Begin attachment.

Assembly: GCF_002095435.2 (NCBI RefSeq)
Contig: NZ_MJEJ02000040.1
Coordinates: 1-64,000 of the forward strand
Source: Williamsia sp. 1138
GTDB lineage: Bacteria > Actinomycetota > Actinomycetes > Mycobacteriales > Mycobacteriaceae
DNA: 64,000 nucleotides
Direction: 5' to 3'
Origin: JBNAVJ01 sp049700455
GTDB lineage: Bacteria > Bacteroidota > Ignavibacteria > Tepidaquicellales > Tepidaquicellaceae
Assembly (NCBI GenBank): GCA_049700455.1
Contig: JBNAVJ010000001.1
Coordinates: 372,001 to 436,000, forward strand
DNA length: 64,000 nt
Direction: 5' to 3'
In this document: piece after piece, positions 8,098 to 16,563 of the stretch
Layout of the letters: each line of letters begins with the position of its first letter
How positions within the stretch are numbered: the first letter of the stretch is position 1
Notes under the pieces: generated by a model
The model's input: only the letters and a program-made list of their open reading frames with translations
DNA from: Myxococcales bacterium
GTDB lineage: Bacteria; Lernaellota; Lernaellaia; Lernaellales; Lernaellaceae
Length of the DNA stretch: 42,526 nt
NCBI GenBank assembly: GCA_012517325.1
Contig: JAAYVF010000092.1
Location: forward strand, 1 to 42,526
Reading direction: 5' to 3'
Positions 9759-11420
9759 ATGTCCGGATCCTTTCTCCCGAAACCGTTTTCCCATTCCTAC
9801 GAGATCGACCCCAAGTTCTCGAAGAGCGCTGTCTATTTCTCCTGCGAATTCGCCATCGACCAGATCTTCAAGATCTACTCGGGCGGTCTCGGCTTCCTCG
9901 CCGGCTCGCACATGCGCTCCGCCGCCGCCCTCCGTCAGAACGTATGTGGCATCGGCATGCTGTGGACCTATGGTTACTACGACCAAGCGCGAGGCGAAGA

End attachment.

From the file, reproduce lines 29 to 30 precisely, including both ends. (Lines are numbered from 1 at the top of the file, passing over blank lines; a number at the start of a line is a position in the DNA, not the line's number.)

9801 GAGATCGACCCCAAGTTCTCGAAGAGCGCTGTCTATTTCTCCTGCGAATTCGCCATCGACCAGATCTTCAAGATCTACTCGGGCGGTCTCGGCTTCCTCG
9901 CCGGCTCGCACATGCGCTCCGCCGCCGCCCTCCGTCAGAACGTATGTGGCATCGGCATGCTGTGGACCTATGGTTACTACGACCAAGCGCGAGGCGAAGA